Both RC16 riders were repeatedly getting their bikes out of shape under hard braking, in contrast to the more wheels-in-line technique of their rivals.

Miller explained that the ability to slide into the corner was a crucial ‘tool’, helping to take weight off the front and aiding passes on the brakes.

KTM celebrated a double podium with both its riders at Jerez, with 1-2 finishes for Binder and 2-3 for new signing Miller.

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“I feel very comfortable with the bike going sideways in braking,” said Miller after his fourth race weekend with the Austrian team. “With the Ducati, I could not really do this [even] if I wanted to. It was a really stable bike and you couldn't really get it to slide.

“Having the opportunity to be able to slide the bike when you want is like another tool in your pocket.

“As we saw on the weekend, especially nowadays with the front tyre temperature coming up and needing to try and pass people, having a bike that you can use the rear tyre as well to stop the bike is a massive tool in your pocket.”

But Miller emphasised that the KTM works well with a variety of styles.

“You don't need to ride the bike like that. Dani [Pedrosa] doesn't ride the bike like that. It's just Brad and myself. It’s what we've always done and it works,” Miller said.

“It's nice to have that freedom again because my general riding style was like this and in Ducati, I couldn't do it.

“[The Ducati] didn't like too much negative spin in the rear. But there are so many different things [with the KTM] - the WP suspension, steel chassis.

“The KTM is a KTM and it does what it does very well. And the Ducati is what it is, and does its things very well. So we just try to take our positives and try to work on our negatives.”

Binder: I don't plan to slide that much!

Binder, who passed Miller with a thrilling knee-down slide into Turn 6 during the Sprint race, was asked if this year’s KTM responds better to that kind of aggressive style than in the past:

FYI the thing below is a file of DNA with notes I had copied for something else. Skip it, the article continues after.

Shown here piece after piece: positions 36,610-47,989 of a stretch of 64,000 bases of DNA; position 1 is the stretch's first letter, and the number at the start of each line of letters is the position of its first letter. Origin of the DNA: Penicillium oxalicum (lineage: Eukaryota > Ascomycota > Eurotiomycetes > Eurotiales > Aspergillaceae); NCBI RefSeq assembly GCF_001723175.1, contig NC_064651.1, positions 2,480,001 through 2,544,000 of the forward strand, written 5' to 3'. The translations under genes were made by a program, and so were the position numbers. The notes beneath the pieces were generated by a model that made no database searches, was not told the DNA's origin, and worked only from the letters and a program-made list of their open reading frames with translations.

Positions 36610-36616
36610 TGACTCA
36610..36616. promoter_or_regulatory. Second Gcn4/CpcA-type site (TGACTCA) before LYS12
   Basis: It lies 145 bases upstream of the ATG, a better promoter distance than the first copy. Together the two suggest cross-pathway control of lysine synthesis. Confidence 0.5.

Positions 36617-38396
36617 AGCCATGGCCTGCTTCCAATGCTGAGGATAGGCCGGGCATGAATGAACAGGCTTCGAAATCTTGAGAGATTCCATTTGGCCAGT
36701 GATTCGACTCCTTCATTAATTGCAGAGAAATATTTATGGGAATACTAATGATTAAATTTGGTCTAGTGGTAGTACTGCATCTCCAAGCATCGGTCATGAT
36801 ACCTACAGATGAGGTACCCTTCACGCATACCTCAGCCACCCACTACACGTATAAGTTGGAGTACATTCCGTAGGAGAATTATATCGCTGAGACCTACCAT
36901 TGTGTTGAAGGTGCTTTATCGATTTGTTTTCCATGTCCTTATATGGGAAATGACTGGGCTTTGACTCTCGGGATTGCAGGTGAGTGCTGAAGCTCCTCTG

“It's got a little bit less grip on entry than last year’s, and I don't plan to slide that much! But unfortunately sometimes if you're not stopping the only way to really get the thing to the apex is to jam the rear brake and just try and scrub the speed to the corner,” Binder replied.

“Normally I wouldn't slide that much, but the reality is if you go [wide] to the middle of the track and cut back. You've lost those 2-3 tenths that you worked so hard to try and find. So if can just kind of scrub the speed off, even if it does go a little bit too sideways, it's always better to hit the apex.”

Meanwhile, not only is KTM the only manufacturer running a steel frame rather than aluminium, but they also use their own in-house WP suspension instead of Ohlins.

“Loving it. Fantastic, can't fault it in any way, shape or form,” Miller said of the suspension, before admitting it had been a ‘question mark’ after using Ohlins at Honda and Ducati.

“That was definitely one of the bigger question marks, my whole MotoGP career has been on Ohlins, so how will I adapt to the WP? And I can happily say that it's unreal.”

Pressed on what he likes most, the Australian added: “We get a very close relationship with them, as you can imagine. Being the only guys on [WP], they're pushing proper hard and we're working in other areas that everybody else on the grid isn't.”

Miller: Starts? Some guys get in their head a little bit much

Aside from their sideways style, the other eye-catching performance from the KTM was the way both Miller and Binder blasted off the line during the four race starts (due to the red flags).

“Nothing's changed, to be honest,” said Binder. “I think the guys have got the launch control working very well, clearly. And starts have always been my strong point as well.

“It's great to have in your pocket. Because when you qualify at the back, normally you need a good start. So I think it's something I've always had to really rely on. So it works in my favour.”

Miller also felt strong starts are more down to the rider than the machine.

“Our bike works well, but some guys get in their head a little bit too much. Generally, when I was at Ducati, it was the same comment by the same riders, saying that the Ducati launch device was much better than everybody else,” Miller said. “And now I'm at KTM we're in a similar position.

“Generally I knew when I was on the Ducati that if I was starting on the first or second row, I could holeshot it. It's not so much about the start itself, it's your timing and how you approach the start, I think, more than anything.”

In an apparent reference to Aprilia’s pole starter Aleix Espargaro, Miller, who qualified in second, said:

“One guy on the weekend, for example, every single start was more worried about me coming up his inside than worrying about his own start. So if you're already thinking about what the guy behind you is going to do off the start, you're at a disadvantage in my opinion.”

Binder and Miller are now third and fourth in the world championship, respectively, heading into next weekend’s French MotoGP at Le Mans.